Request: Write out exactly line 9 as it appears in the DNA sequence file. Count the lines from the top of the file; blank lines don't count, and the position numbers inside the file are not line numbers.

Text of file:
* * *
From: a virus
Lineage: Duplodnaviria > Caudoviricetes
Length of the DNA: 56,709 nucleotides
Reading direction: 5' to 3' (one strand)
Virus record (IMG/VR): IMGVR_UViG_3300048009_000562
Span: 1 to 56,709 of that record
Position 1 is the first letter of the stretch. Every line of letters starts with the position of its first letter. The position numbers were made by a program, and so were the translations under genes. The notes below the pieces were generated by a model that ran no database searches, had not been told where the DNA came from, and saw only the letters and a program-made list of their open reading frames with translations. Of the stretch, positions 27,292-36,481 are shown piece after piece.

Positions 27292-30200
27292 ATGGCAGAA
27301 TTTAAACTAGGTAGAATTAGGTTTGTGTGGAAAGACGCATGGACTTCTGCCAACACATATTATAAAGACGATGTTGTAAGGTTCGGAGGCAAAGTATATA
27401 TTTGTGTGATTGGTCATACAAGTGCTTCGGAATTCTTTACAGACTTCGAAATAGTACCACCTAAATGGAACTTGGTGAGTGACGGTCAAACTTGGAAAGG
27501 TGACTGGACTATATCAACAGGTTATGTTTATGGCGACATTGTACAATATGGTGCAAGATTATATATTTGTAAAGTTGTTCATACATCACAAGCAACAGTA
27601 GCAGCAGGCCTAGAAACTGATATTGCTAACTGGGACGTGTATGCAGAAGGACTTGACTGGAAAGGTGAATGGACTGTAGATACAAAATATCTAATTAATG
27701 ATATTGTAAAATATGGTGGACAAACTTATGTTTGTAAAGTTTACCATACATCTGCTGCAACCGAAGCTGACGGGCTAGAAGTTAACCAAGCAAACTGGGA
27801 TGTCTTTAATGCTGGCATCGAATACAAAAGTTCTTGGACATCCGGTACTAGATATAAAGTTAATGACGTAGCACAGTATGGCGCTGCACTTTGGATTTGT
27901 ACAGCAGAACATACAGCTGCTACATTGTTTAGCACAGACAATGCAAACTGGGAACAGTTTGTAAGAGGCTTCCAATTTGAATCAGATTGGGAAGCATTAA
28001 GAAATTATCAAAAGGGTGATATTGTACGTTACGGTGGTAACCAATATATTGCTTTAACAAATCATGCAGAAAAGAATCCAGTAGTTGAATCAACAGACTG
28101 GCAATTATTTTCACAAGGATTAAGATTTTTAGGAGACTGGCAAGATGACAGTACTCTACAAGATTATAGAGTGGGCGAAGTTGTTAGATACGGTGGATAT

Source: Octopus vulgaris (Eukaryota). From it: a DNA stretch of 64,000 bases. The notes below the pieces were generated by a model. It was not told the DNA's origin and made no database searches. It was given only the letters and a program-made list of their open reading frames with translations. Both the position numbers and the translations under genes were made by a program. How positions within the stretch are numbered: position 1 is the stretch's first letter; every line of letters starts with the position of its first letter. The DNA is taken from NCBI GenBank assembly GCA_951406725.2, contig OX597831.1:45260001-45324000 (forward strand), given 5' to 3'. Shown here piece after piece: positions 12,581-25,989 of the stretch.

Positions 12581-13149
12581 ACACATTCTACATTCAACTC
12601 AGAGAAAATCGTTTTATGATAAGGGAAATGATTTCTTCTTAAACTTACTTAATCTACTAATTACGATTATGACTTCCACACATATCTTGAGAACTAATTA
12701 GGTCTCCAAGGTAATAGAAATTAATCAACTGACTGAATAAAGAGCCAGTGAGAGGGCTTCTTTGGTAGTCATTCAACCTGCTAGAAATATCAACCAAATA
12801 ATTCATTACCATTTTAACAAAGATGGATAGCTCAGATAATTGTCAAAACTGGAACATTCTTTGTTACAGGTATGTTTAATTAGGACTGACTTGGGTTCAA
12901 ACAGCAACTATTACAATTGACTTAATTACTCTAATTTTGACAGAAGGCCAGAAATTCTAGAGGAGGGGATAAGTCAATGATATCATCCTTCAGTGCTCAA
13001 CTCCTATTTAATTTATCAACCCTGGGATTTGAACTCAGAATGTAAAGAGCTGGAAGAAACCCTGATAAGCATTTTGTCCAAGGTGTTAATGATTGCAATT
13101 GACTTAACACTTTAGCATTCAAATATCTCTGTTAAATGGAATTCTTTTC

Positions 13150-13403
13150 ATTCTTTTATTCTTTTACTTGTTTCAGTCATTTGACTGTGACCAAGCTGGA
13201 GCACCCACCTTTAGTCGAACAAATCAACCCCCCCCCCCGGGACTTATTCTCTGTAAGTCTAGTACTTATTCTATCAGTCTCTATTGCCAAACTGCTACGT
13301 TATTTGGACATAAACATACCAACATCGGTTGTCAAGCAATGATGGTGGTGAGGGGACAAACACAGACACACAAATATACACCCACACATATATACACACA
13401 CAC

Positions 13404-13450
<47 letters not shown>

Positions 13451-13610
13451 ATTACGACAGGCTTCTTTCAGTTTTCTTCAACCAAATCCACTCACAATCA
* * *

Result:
27292 ATGGCAGAA